Here, Payne opens up about the technique challenge she’s still working on, the worst advice she ever got as a student, and what she wants teachers to know about the professional dance world.
On her biggest technique hurdle:
“I tend to lose myself in the moment and sometimes let go of my technique. I didn’t start in ballet like most dancers these days—I started with the fire of hip hop and jazz—so I don’t have the best feet or turnout. When it comes to performances, I have to mark the technical elements backstage to feel where I need control and where I can let loose. I take calming breaths and really try to ground myself. I’m also a class monkey—I want to be dancing every day. So when I start to feel unstable in one of my genres, I will jump into class. If I’m needing a technique tune-up, I’ll take ballet. If I’m needing more strength or flexibility, I’m in a yoga class.”
What she’s focusing on in class:
“I’m always focusing on textures and dynamics. I’m a powerful dancer—I basically want to yell at you the whole time—so for me I’m thinking about how I can hold something out longer and softer before I spring into more momentous movements.”
On the biggest turning point of her training:
“When I made the studio switch to Infinity Dance. I know how difficult it is to lift your roots and switch studios, but for me it was what was best. To this day I thank my old director Misty Robbins for all my fire, but I needed the honing and technique I got at Infinity. Mandy Shaw, the director of Infinity, really rounded me out, not just as a dancer but as a person, too. I love my roots and where I have come from. Even now, I am always welcome there.”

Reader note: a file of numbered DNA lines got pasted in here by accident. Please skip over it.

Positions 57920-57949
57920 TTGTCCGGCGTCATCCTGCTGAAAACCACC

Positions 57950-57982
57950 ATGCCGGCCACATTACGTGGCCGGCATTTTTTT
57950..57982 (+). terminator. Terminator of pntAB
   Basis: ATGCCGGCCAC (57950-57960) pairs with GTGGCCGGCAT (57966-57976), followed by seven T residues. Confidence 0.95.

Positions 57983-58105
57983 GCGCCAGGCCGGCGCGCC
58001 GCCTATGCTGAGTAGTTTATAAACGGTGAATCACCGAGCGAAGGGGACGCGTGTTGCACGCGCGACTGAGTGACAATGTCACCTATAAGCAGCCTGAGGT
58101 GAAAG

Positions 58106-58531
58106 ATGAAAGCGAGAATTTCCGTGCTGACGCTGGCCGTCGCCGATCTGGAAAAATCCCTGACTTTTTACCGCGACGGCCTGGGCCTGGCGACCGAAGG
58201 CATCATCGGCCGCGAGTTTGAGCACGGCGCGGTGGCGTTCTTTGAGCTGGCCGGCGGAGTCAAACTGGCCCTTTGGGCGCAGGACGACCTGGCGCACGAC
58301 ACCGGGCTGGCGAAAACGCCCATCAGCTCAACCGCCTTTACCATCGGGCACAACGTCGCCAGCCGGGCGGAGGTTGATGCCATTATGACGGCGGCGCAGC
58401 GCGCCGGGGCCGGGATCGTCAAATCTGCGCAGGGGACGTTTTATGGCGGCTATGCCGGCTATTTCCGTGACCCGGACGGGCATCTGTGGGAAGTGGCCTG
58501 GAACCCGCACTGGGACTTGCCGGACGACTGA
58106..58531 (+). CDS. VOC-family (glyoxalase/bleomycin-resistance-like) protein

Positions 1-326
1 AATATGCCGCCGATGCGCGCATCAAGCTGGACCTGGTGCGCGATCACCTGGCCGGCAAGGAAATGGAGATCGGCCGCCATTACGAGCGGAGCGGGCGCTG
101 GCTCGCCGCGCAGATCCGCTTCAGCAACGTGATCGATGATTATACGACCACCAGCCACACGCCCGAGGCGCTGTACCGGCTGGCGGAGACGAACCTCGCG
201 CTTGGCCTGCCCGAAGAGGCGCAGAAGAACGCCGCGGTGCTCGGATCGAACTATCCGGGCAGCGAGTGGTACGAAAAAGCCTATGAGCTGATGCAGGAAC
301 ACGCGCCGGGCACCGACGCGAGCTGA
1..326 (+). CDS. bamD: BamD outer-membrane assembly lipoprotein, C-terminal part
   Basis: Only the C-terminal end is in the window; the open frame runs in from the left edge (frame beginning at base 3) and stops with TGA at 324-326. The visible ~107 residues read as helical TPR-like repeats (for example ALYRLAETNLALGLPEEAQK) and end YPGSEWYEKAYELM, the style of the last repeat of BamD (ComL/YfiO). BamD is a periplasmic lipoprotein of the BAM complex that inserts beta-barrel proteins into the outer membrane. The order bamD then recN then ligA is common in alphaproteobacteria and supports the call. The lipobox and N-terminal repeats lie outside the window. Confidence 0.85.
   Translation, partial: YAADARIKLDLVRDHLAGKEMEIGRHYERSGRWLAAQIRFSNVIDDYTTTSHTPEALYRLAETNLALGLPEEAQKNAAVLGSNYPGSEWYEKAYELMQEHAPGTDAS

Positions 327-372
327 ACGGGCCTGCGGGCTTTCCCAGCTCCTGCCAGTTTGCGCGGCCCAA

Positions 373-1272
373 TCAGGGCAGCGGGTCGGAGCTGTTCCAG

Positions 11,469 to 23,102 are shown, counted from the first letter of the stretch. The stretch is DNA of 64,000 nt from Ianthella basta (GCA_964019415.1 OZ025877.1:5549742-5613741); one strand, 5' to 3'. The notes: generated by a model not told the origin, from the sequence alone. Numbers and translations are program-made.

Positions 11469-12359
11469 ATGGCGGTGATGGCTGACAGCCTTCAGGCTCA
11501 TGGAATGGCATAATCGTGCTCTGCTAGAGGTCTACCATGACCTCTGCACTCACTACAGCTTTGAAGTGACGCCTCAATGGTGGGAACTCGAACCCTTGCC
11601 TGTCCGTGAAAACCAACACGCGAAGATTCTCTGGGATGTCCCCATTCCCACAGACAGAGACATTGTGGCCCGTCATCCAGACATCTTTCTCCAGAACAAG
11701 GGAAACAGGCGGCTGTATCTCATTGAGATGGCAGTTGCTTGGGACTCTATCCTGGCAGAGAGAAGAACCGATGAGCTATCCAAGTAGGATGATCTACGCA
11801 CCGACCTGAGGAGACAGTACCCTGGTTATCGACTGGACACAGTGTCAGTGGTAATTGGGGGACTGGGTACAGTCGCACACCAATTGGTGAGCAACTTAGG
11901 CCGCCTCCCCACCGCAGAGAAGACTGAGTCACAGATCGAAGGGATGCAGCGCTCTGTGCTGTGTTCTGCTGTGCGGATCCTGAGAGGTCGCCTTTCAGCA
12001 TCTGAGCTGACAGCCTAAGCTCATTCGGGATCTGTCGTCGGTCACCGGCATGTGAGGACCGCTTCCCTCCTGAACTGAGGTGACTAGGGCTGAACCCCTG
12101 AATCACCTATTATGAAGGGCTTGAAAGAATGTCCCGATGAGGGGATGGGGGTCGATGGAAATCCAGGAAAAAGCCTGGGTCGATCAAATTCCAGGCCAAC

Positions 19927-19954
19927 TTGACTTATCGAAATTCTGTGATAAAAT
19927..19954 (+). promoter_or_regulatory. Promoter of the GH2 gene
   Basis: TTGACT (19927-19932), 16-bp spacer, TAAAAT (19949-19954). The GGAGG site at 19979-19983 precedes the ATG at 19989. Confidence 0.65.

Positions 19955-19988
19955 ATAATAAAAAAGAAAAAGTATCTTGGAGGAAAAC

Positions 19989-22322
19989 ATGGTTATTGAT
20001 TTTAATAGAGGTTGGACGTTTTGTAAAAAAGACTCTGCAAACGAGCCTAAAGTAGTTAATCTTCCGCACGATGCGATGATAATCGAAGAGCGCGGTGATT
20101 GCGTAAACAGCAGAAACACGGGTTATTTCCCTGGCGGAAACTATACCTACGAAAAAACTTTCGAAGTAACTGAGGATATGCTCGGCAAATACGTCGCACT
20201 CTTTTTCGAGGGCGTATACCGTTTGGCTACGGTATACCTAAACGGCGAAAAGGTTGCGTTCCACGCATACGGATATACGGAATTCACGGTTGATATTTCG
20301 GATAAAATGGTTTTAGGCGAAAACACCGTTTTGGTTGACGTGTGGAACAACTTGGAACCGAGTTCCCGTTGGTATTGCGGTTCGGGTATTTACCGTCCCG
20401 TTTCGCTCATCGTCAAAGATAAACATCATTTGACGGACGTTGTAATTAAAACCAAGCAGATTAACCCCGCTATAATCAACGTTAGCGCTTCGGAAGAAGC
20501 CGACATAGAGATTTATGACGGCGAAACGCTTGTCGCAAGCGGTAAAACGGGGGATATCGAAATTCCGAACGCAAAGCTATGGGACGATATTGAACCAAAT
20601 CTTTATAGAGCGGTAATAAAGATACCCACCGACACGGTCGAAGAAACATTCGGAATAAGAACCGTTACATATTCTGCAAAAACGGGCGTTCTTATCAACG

The worst advice she’s ever received:
“I once heard a choreographer say, ‘You need to stop taking class—you don’t know how to dance anymore. All you know is how to do choreography for YouTube videos.’ I couldn’t understand why he would say it. Honing in on freestyle is good, but class is the best place to grow your dancing. No matter if you enjoy the teacher or not, there is always something to learn. I am a student first and always, and it makes me a better dancer, teacher and person.”
Her advice for teachers:
“Make sure your students know that being a pro dancer is possible for them. Kids often have diminished confidence because of social media. Many see dancers online getting tons of likes for doing extreme technique and think ‘I don’t look like that.’ They think that means a professional career won’t happen for them, but you just need to help them make it a reality. There is a place for every dancer in this world. People should know that outside of competition, I haven’t done one battement, pirouette or trick as a professional dancer. I’m here to entertain. So continue training your students in every style, and recognize that there is a place for them, whatever their unique strengths are.”